In November 1977, as the Labour Government's Scotland Bill was introduced to the House of Commons, Tam Dalyell, the MP for West Lothian, issued a dire warning about the future of Britain. With the publication of his first book, Devolution: The End of Britain?
, Dalyell warned the government that 'their feverish – and quite unnecessary – anxiety to appease small yet vociferous nationalist minorities' threatened to tear Britain asunder.
For Dalyell, the creation of legislative assemblies in Edinburgh and Cardiff would create an irreparable fissure within the United Kingdom. Whilst it looks increasingly unlikely that the UK Government will agree to a second independence referendum any time soon, over 40 years on, some would argue that the current disunity across the United Kingdom bears out Dalyell's dire prophecy.
Whilst gallons of ink have been spilt and hours of airtime filled picking over the tensions between London and Edinburgh, last week's announcement that members of the Shetland Islands Council had voted by 18 to two to explore the possibility of 'achieving financial and political self-determination' generated a flurry of speculation that the 'Shetlands' (as one paper reported) would seek 'independence' from Scotland, in the event of a Yes vote in IndyRef2. As Martyn McLaughlin reported in The Scotsman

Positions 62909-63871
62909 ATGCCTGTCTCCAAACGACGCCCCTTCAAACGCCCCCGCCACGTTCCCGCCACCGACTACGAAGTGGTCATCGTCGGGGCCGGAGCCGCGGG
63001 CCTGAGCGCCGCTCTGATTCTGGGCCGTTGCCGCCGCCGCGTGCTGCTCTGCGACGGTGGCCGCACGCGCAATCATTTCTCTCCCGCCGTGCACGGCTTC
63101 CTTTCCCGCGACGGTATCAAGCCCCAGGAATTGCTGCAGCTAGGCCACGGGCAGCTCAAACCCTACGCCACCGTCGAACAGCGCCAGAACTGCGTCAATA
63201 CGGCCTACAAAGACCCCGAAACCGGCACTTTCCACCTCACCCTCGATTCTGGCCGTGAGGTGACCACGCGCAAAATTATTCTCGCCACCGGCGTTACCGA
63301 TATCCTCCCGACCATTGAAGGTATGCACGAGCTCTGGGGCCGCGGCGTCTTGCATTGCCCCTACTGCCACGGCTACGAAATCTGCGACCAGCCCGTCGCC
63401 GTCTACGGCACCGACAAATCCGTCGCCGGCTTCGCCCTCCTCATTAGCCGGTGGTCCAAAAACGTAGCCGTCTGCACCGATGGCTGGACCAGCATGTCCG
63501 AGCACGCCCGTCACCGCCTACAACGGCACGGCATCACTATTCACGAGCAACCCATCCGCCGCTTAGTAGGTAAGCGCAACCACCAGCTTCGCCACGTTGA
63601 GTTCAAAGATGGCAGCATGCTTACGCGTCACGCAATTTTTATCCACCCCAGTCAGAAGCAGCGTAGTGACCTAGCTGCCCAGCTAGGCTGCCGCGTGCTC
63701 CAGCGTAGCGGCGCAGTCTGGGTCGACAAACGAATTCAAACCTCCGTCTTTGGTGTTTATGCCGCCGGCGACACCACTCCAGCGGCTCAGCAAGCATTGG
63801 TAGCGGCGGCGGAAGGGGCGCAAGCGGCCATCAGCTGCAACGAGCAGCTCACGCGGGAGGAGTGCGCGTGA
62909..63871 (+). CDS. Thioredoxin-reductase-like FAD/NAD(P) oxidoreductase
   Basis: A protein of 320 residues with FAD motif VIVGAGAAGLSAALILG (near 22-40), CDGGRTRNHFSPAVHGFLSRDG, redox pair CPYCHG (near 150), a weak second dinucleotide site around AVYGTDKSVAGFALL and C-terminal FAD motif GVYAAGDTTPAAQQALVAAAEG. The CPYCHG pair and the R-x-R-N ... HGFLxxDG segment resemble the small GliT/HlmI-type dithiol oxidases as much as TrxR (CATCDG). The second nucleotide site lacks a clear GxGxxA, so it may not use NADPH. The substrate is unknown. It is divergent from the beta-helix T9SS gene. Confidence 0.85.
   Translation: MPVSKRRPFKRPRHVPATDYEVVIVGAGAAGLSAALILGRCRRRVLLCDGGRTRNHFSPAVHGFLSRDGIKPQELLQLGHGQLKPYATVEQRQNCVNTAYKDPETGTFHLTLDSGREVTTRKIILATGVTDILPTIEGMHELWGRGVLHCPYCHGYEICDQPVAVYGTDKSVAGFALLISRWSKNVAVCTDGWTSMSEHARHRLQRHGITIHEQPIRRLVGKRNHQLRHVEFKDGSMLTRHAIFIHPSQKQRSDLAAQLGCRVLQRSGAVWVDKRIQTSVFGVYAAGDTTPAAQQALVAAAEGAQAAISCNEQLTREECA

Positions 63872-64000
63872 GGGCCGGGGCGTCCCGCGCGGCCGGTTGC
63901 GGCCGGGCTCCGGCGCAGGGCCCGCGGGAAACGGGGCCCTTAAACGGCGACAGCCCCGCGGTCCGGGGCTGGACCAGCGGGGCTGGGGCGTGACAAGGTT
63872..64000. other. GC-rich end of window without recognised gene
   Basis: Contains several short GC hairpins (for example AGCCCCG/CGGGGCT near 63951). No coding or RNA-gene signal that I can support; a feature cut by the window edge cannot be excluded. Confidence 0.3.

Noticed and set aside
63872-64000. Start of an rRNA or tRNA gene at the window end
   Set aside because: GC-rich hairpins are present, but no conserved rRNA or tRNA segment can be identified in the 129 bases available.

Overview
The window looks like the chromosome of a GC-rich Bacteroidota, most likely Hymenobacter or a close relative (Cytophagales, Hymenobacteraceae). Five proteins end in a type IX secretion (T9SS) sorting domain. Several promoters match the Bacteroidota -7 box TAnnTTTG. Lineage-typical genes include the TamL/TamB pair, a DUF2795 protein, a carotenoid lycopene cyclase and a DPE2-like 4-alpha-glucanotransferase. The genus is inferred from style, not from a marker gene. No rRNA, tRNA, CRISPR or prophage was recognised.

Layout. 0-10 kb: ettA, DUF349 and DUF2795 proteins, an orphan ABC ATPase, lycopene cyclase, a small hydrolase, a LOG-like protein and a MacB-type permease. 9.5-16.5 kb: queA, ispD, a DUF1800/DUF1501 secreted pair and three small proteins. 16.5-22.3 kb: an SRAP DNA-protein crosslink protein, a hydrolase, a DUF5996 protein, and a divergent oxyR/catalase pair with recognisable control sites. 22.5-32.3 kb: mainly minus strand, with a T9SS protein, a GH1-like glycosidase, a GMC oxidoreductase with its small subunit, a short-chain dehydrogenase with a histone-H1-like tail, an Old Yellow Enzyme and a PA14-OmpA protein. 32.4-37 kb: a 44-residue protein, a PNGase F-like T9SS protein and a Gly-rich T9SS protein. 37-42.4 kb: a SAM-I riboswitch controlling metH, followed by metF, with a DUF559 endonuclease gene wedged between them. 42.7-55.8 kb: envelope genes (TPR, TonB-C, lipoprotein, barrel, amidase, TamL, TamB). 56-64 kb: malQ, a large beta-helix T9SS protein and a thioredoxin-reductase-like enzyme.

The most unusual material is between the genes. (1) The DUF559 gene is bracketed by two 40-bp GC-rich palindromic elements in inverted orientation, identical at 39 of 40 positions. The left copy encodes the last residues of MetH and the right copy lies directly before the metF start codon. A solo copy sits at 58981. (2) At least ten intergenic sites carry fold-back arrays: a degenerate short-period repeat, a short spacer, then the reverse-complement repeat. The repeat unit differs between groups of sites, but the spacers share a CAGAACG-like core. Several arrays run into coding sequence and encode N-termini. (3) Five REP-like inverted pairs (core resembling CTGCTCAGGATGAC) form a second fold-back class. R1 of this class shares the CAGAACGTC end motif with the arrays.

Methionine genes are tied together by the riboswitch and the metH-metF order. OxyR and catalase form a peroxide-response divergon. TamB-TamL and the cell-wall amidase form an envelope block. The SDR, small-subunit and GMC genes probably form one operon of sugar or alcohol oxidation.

, the likelihood of Shetland actually becoming independent from Scotland is 'slim to non-existent' at best, despite many on the archipelago believing Holyrood and Westminster to be too far removed from the reality of island life.
Despite the mass of coverage that suggested that independence for Shetland would be the next major weather-maker in Scottish politics, one indication that this was more about a redistribution of powers than a breakaway was the support that the Council's motion received from its only SNP member. For Robbie McGregor, who stressed that ultimately it was for the people of Shetland 'to articulate what they want', the motion should not be used as a 'back door' to allow Shetland to pursue 'a relationship with what's left of the UK'.